Shared photo streams

11/24/2012 2:56:59 PM

What's in iOS 6?

iCIoud's Photo Stream feature conveniently uploads photos as they're taken. It allows you to review/ your snaps on a Mac, Apple TV or another IOS device, as long as it's signed into the same iCIoud account, without having to manually sync.

Description: Photo Streams

Photo Streams What's special about iOS 6's shared photo streams is that their contents already exist in the cloud. The downside is that Photo Stream can be a bit 'all or nothing'. You might not want any of your photos automatically uploaded and synced to other devices. Or you might prefer to manage a static photo collection to which you add pictures, rather than a dynamic Stream of only your most recent photos

It's only with iOS 6's improved Photos app that you'll finally be able to pick out a selection of photos from your stream and republish the subset as a shared photo stream for other people to view and comment on. This is a useful new feature, but implemented within Photo Stream it's a little awkward.

Setting up a shared photo stream is essentially similar to posting pictures to an album on Facebook or to a set on Flickr, or, as you might once have done, to a gallery on Apple's defunct MobileMe. What distinguishes Photo Stream Is iCIoud's tight integration into iOS, which allows it to automatically upload photos in the background. Within seconds of you picking out the snaps you want to share, friends will be viewing them.

Description: Flickr

Flickr Although it's no longer as dominant in photo sharing as it once was, Flickr is still one of the most comprehensive services and has a fully featured iOS app from which to upload, manage and share your photos

That's because the shared photo stream you're creating just strings together the copies that already exist in the cloud, so you don't have to wait for a duplicate copy to be uploaded. With other methods of sharing, there's an inevitable wait for photos to be uploaded.

The catch is that Photo Stream is still predicated on archiving only your most recent photos, from which you have to remember to select and repost pictures before they're pushed out by new ones. iCIoud will also back up photos from any device that has this option enabled (within the limits of your iCIoud storage), but these backups aren't accessible except to restore them wholesale.

What's the alternative?

Social networks offer an alternative approach to sharing pictures between your own devices and with other users, from the starting point that you're storing and managing a selective photo library on their servers. It's under your control, not streaming past according to its own rules.

One of the most famous photo sharing services, of course, is Instagram, which started as an iPhone app and became a billion-dollar social network, acquired by Facebook in April.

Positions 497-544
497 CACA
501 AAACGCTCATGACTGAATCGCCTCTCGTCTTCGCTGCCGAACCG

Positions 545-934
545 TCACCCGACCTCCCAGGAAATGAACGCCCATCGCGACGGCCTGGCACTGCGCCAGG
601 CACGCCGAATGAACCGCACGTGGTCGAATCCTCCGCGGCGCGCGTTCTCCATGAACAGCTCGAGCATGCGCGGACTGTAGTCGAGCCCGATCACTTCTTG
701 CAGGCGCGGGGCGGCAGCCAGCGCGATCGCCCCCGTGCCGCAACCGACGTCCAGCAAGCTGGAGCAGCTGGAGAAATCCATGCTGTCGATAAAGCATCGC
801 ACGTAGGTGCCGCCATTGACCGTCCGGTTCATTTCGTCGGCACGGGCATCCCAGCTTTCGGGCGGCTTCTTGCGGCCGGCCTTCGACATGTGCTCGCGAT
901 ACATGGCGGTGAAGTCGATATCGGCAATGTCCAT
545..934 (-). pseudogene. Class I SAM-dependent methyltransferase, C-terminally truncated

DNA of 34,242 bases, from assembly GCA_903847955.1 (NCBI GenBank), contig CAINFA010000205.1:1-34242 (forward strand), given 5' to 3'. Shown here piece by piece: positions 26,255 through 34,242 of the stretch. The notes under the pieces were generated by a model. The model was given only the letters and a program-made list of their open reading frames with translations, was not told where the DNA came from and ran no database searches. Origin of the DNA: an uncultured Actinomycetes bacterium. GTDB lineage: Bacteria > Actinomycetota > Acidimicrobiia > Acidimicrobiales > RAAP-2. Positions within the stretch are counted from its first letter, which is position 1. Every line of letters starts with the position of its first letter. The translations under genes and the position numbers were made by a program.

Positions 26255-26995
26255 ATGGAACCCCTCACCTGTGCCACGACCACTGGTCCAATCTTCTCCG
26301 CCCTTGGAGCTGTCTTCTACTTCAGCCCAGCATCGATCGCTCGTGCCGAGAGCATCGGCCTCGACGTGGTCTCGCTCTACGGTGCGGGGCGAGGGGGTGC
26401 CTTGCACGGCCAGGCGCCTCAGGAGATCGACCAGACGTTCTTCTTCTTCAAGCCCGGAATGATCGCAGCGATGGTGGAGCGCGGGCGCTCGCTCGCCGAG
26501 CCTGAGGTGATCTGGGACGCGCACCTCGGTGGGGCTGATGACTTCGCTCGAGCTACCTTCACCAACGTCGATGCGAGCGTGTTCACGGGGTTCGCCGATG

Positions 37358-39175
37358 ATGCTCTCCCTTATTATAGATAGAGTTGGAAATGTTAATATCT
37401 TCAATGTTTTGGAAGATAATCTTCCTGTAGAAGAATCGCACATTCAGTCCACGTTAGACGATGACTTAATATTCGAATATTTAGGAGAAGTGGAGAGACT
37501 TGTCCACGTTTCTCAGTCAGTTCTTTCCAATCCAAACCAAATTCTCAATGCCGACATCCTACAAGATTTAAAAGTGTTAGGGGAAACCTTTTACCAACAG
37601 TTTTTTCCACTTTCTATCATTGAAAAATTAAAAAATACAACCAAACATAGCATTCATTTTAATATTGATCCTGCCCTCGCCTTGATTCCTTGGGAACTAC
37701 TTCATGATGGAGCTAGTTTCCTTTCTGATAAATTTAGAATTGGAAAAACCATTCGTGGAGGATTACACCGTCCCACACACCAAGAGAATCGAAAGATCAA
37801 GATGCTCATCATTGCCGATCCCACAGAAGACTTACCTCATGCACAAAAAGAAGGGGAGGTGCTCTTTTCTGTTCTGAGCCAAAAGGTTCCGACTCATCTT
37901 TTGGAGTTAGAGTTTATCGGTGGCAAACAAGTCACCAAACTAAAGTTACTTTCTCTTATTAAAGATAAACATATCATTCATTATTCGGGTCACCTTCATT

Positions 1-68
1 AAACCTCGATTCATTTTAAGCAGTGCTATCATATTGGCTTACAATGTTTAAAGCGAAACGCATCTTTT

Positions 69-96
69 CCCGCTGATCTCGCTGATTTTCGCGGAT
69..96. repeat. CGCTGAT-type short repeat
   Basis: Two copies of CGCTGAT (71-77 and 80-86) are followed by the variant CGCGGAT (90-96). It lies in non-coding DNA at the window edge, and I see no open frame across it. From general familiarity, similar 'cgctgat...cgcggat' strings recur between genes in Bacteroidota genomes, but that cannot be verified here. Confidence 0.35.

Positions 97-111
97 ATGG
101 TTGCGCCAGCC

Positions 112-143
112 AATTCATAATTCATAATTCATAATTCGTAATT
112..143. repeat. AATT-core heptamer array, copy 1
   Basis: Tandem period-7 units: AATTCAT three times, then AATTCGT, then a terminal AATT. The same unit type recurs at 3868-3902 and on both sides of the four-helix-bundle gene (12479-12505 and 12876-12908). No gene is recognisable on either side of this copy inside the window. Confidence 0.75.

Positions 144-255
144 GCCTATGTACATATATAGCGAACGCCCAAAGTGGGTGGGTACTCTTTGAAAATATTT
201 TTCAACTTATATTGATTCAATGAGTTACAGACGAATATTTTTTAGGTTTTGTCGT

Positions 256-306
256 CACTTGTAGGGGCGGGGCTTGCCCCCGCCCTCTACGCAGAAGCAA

Description: Instagram

Instagram Far more than just a camera app with a zillion retro vignette effects, Instagram is a social network for snappers that's fun to use from iOS

The Instagram app remains free and notably cute, with the much talked-about range of creative effects available to apply to each image. A recently added feature is the ability to view your Instagram photos on a map.

Flickr's app isn't the most beautiful in the world, but works well, and has recently been updated to make it easier to upload multiple photos. It also handles video.

A development - if you'll pardon what's about to look like a pun - that we've been waiting for is apps connected to photo printing services, so that you can upload pictures while on holiday and have hard copies arrive with Granny before you get back, for example. So far, several such services have iPhone apps, including Shutterfly and Snapfish, but they only let you upload from iOS, not order prints.

It's a gap that'll surely be filled and third-party providers could beat Apple to it, since it currently offers photo printing services from iPhoto in OS X, but not from the equivalent iOS app.

Top 10
Review : Sigma 24mm f/1.4 DG HSM Art
Review : Canon EF11-24mm f/4L USM
Review : Creative Sound Blaster Roar 2
Review : Philips Fidelio M2L
Review : Alienware 17 - Dell's Alienware laptops
Review Smartwatch : Wellograph
Review : Xiaomi Redmi 2
Extending LINQ to Objects : Writing a Single Element Operator (part 2) - Building the RandomElement Operator
Extending LINQ to Objects : Writing a Single Element Operator (part 1) - Building Our Own Last Operator
3 Tips for Maintaining Your Cell Phone Battery (part 2) - Discharge Smart, Use Smart
- First look: Apple Watch

- 3 Tips for Maintaining Your Cell Phone Battery (part 1)

- 3 Tips for Maintaining Your Cell Phone Battery (part 2)
- How to create your first Swimlane Diagram or Cross-Functional Flowchart Diagram by using Microsoft Visio 2010 (Part 1)

- How to create your first Swimlane Diagram or Cross-Functional Flowchart Diagram by using Microsoft Visio 2010 (Part 2)

- How to create your first Swimlane Diagram or Cross-Functional Flowchart Diagram by using Microsoft Visio 2010 (Part 3)
Popular Tags
Microsoft Access Microsoft Excel Microsoft OneNote Microsoft PowerPoint Microsoft Project Microsoft Visio Microsoft Word Active Directory Biztalk Exchange Server Microsoft LynC Server Microsoft Dynamic Sharepoint Sql Server Windows Server 2008 Windows Server 2012 Windows 7 Windows 8 Adobe Indesign Adobe Flash Professional Dreamweaver Adobe Illustrator Adobe After Effects Adobe Photoshop Adobe Fireworks Adobe Flash Catalyst Corel Painter X CorelDRAW X5 CorelDraw 10 QuarkXPress 8 windows Phone 7 windows Phone 8